Another witness who was located about 3/4 mile west and slightly south of the crash site first heard then observed an airplane completing a "hard" right bank, abruptly level, flying due westbound. He also observed an airplane flying southbound also level. He thought the southbound airplane was east of the west bound airplane and the nose of the southbound airplane collided with the right wing of the westbound airplane. The westbound airplane burst into a fireball and tumbled into the ocean. He did not witness the descent of the southbound airplane.

Numerous witnesses observed a fireball following the collision and several reported seeing one airplane spiraling into the water trailing black smoke with a wing missing.

PERSONNEL INFORMATION

Information pertaining to the first pilot of the PA-28 airplane N4258T, is contained on page 3 of the NTSB Factual Report-Aviation in MIA96FA096A.

Information pertaining to the first pilot of the PA-44 airplane N7152Y, is contained on page 3 of the NTSB Factual Report-Aviation in MIA96FA096B. He received a flight check by the flight school in the accident make and model airplane as a flight instructor on January 5, 1996, and had received a copy of the Phoenix East Aviation Flight Operations and Policy manual on October 14, 1994. He obtained his multi-engine instructor rating on December 8, 1995, in the accident make and model airplane and at that time had accumulated 57 hours total time in that make and model airplane. Information pertaining to the pilot rated student in the PA-44 airplane is contained in Supplement E in MIA96FA096B.

AIRCRAFT INFORMATION

Information pertaining to N4258T and N7152Y is contained on page 2 of the NTSB Factual Report-Aviation and Supplements A and B in MIA96FA096A and MIA96FA096B respectively.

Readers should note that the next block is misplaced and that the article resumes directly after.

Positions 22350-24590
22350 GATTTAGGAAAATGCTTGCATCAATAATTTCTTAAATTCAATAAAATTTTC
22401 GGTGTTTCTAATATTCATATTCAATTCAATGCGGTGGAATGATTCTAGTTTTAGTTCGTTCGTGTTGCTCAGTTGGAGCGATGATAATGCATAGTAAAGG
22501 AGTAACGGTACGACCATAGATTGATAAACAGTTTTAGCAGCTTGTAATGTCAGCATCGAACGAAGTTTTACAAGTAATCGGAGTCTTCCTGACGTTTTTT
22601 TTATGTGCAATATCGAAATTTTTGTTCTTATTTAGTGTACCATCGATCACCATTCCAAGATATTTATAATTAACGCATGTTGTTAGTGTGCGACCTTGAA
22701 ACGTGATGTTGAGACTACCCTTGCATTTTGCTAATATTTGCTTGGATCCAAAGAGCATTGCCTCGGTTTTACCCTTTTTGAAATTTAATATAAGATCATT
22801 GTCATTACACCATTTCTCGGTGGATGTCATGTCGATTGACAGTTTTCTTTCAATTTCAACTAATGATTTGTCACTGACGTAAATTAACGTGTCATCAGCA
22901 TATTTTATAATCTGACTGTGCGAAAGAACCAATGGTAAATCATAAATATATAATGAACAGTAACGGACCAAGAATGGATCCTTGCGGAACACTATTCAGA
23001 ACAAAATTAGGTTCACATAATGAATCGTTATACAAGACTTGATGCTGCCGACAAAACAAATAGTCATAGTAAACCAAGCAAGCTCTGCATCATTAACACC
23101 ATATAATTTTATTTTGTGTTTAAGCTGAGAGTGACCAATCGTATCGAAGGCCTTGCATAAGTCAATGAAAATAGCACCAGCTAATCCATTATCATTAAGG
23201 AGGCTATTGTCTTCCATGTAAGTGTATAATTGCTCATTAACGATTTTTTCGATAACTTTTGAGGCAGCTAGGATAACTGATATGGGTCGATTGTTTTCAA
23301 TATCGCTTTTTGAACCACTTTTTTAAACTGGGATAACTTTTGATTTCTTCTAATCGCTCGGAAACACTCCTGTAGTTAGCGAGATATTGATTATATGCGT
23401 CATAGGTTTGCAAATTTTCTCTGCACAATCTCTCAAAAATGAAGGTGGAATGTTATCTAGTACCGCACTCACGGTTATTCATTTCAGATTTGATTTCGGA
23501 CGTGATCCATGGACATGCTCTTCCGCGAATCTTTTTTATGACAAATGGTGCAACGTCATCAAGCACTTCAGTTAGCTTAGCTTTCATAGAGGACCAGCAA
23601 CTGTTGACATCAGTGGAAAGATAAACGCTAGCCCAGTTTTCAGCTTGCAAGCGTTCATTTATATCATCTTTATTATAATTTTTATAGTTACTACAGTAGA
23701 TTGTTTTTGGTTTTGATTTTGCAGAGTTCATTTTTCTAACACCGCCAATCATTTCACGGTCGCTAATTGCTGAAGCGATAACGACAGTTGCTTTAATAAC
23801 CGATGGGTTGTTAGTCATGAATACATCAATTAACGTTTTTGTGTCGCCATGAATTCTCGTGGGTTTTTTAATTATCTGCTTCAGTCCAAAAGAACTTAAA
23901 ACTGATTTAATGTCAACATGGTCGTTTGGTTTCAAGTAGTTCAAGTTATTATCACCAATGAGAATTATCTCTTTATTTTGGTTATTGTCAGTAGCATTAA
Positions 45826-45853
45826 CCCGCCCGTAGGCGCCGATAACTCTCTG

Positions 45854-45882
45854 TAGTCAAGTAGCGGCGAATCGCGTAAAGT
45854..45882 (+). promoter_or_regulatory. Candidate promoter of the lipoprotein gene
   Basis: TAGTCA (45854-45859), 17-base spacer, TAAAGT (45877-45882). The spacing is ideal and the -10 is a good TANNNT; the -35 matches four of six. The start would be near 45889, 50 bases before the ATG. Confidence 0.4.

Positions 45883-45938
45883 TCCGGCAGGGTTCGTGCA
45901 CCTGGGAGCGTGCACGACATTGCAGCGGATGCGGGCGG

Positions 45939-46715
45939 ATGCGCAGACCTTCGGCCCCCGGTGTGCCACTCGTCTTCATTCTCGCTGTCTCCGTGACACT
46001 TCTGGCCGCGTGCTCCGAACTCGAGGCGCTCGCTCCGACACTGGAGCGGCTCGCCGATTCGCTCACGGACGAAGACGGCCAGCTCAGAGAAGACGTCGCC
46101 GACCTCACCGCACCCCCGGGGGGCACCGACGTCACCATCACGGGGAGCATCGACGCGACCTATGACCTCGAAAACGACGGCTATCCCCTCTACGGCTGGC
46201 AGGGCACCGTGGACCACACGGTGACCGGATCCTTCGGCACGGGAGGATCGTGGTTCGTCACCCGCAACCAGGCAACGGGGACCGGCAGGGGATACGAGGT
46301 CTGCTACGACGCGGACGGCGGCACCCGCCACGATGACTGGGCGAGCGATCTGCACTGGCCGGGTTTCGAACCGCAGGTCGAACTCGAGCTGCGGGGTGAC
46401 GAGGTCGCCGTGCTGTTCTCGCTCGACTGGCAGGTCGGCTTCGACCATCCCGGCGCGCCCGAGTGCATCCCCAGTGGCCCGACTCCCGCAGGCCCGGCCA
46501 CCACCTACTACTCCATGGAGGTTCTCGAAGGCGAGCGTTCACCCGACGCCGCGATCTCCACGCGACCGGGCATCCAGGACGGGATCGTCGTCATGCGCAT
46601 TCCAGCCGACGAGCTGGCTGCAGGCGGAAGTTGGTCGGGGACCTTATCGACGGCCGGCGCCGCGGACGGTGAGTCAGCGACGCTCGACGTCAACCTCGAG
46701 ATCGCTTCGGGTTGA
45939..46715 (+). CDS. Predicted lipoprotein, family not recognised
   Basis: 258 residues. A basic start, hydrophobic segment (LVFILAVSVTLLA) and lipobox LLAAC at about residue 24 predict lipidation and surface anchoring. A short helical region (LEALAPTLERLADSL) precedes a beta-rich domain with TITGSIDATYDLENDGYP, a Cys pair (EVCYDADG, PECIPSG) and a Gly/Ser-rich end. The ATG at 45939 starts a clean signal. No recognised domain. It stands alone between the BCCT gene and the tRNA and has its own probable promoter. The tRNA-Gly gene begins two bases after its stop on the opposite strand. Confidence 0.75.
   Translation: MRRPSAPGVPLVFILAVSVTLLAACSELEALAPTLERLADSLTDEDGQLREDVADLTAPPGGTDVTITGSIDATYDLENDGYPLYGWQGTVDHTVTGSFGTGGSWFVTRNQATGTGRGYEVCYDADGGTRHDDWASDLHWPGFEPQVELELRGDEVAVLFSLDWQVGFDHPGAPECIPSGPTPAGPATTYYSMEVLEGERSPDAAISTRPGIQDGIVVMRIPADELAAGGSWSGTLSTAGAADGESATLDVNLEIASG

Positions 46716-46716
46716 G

Additionally, according to the owner of N4258T, the navigation lights were on continuously and the airplane was yellow with black stripes. According to the operator of N7152Y, the airplane was white with blue and gray stripes.

METEOROLOGICAL INFORMATION

According to a CFI employed by Phoenix East Aviation who was flying in the north practice area near the accident site area about the time of the accident, he stated that the ceiling in that area was about 4,500 feet with 7 miles visibility.

COMMUNICATIONS

Transcripts of communications with both airplanes are an attachment to the report.

WRECKAGE AND IMPACT INFORMATION

Wreckage of N4258T that was recovered consisted of a segment of the main wing spar of the left wing with attached landing gear. Examination revealed that the top skin section was displaced downward and outboard. Additional recovered wreckage consisted of the main spar box with the aileron flight control cables wrapped around, and the pilot's seat tracks with adjacent seatbelt attach point on the left side of the fuselage. The seat belt web was observed to have a frayed edge. Also located with the main spar box was the flap torque tube, and the rear seats female buckles that were not connected with the male portion. An adjustable seat marked No. 1 with the lower portion displaced to the left and the seat back displaced to the rear was located. A section of flap that exhibited evidence of chordwise crushing on the leading edge and a segment of the right wing aileron control surface displaced up were also recovered. Also, the upper wing skin and rear spar segment from the right wing and a non-adjustable seat marked No. 4 were recovered. Skin from the empennage with a portion of "N" visible was also located. Also recovered was a section of the main cabin door that was connected to the two hinges with a segment of the fuselage forward of the hinges. Aft crushing was noted forward of the hinges. An interior sidewall panel and two sections of bottom skids with attached skin and antennas were recovered. Examination of the recovered components revealed no evidence of paint transfer or heat damage.